ABOUT THE COURSE
Tobacco Road Golf Club was built on land tended by the weather-worn hands of tobacco farmers, later shaped and moved through mining and sand excavation before finally being crafted and molded by an artist’s imagination and the revolutionary eye of the late Mike Strantz. When Tobacco Road was little more than a walking path through an expended sand quarry, Strantz said he “knew immediately it could be something not only spectacular, but also unique.”
Established in 1998, Tobacco Road is younger than many of the courses it has surpassed in its accumulation of accolades. Architect Mike Strantz was a student of the Golden Age Architects whose turn of the century designs set the standards while contributing to the development of the principles of golf course architecture and design. The seamless incorporation of Golden Age “conventional features,” like the elegant arc of a fairway set against the contrast of a sandy waste area, with the bolder design features most often seen on the British Isles, are where Strantz showcased his true artistic talent.
Strantz found his canvas, not on the sea side cliffs of the British Isles but rather in the remnants of a sand quarry in the Sandhills of North Carolina. He allowed the rolling terrain to evolve into one of golf’s most uncompromising designs. Beyond the panoramic views and stunning vistas lies a course that tests all of a player’s faculties. Five sets of tees allow a player to undertake the course at a level worthy of their skill; however, one should always keep in mind – it was Strantz’s goal to test “a player’s eye, determination, and wits.”
Humble. Grounded. Visionary. Renegade. Artist. Pieces of a man often described as larger than life. Mike Strantz, a native of Toledo, Ohio built a career centered on his two passions, art and golf. Strantz graduated with a degree in Turfgrass Management from Michigan State University before joining Tom Fazio’s course construction crew in 1978. Weary from the road, Strantz walked away as an on-site designer and shaper on Fazio’s construction crew and left the world of golf course architecture to refocus on his art. His brief departure led him to Charleston, South Carolina where his family would settle; however, the golf world sorely needed his rejuvenating designs. When he was approached for his first solo design at Caledonia Golf & Fish Club, Strantz found his niche.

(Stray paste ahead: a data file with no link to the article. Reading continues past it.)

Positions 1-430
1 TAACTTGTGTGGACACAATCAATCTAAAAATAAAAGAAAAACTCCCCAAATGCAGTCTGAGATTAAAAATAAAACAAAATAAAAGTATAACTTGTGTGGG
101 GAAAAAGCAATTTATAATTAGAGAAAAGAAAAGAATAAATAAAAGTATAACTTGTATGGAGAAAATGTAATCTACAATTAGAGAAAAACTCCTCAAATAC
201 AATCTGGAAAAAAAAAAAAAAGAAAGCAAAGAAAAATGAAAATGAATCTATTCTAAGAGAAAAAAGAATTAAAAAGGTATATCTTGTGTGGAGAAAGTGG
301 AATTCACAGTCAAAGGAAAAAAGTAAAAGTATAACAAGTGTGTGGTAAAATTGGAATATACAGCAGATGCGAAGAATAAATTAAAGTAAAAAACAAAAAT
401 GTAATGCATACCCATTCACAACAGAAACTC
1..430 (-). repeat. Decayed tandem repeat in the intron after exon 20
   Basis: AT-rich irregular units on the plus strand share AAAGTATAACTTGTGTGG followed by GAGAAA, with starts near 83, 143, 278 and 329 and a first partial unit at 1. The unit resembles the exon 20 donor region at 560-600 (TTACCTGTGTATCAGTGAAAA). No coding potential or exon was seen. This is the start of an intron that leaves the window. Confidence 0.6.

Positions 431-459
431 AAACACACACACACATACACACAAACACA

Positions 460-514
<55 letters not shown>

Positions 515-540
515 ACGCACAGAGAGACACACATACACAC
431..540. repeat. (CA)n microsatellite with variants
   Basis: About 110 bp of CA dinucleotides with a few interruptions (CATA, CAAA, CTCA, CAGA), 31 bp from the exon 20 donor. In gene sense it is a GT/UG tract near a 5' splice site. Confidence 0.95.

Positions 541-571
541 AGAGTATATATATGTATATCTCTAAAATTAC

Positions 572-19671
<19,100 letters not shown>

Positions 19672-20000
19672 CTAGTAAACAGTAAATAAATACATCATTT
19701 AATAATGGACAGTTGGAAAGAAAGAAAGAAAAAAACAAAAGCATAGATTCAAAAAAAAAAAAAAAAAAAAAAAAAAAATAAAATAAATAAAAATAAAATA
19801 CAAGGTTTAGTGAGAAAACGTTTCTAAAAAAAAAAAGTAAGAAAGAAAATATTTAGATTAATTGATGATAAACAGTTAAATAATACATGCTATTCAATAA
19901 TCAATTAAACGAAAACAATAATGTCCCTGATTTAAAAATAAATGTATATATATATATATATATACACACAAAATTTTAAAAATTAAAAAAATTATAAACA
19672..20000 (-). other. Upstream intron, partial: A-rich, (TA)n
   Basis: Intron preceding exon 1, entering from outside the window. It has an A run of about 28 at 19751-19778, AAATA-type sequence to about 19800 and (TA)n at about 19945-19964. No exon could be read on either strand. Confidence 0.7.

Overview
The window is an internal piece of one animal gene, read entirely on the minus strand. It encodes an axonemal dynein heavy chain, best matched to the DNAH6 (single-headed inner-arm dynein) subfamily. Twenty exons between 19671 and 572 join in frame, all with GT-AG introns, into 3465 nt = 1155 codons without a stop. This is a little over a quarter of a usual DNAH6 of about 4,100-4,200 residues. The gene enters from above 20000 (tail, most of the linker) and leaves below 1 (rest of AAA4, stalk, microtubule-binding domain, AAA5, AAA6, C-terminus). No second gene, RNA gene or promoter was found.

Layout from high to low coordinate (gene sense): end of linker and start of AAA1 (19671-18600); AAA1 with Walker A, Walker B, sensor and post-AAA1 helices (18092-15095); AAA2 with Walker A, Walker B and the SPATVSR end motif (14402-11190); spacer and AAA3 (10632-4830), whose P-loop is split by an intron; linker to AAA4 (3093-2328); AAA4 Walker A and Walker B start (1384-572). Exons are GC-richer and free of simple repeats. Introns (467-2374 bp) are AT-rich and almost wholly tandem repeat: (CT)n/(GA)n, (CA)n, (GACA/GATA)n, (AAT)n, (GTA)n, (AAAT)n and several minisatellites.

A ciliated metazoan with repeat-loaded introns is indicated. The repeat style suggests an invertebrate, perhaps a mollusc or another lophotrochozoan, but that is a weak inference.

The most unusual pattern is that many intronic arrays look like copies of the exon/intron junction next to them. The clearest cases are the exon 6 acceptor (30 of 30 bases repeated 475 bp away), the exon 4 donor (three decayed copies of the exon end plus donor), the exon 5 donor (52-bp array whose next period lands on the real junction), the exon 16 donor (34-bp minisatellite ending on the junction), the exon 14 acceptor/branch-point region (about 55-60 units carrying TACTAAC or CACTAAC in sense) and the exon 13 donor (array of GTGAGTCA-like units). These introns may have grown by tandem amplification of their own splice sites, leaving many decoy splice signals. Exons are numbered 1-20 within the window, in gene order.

Strantz cultivated what he referred to as “functional artwork” by studying the writings and work of Dr. Alistair MacKenzie, one of the most celebrated golf course architects in history. Strantz modeled his design process in the ways of MacKenzie and other Golden Age architects whose work pioneered the field of golf course architecture while unapologetically incorporating his own artistic flair and spirit of adventure into the design. When he was awarded “Architect of the Year” in 1998 by Golf World Magazine, Mike Strantz was building what he called, “simply the best project I’ve worked on,” at Tobacco Road.
At Tobacco Road Golf Club, his fifth solo design, Strantz began his process as he had the projects before; he rode on horseback, walked the site, and studied the topography all to learn and discover the site’s best features all before putting pencil to paper. At Tobacco Road, Strantz built a golf course that is as beautiful looking backward as it is along the line of charm. Meticulous detailing, shaping, and the preservation of sound golf course design principles allow all players an opportunity to experience the spirit of the game and adventure in nature’s most beautiful theatre. Beyond the mystique and complexity of the design lies a routing that reveals itself from the study of the holes, their angles of play, and the adventure of multiple rounds.
The original tee locations marked only by memory of the select few who knew the way. Staff members, and regulars to The Road, were among the first groups to define the routing for our newest installation, El Camino. The once hidden loop, El Camino, created for the experience is a short course compilation of innovative angles, the character of variety, and the call for execution was developed throughout our history. El Camino, now open for all players is a dynamic routing that embodies the spirit of Strantz, and is a true test of the one-shotter.
Entering through wooden farmhouse gates, patrons wind to the heart of the property to find an idyllic clubhouse nestled among the towering Carolina pines. Rustic and quaint, the clubhouse provides a warm welcome suitably matched with the Southern hospitality of the staff. An open floorplan encourages visitors to stroll from the golf shop to the snack bar or perhaps settle on the sofas surrounding the open fireplace vented by an antique double-flue tobacco curer. For the golfer eager to catch the first glimpses of the golf course, two stone porches offer views of the 1st and 10th tee boxes, and the rocking chairs on the back porch are a prime location to witness the action finishing on the 18th green.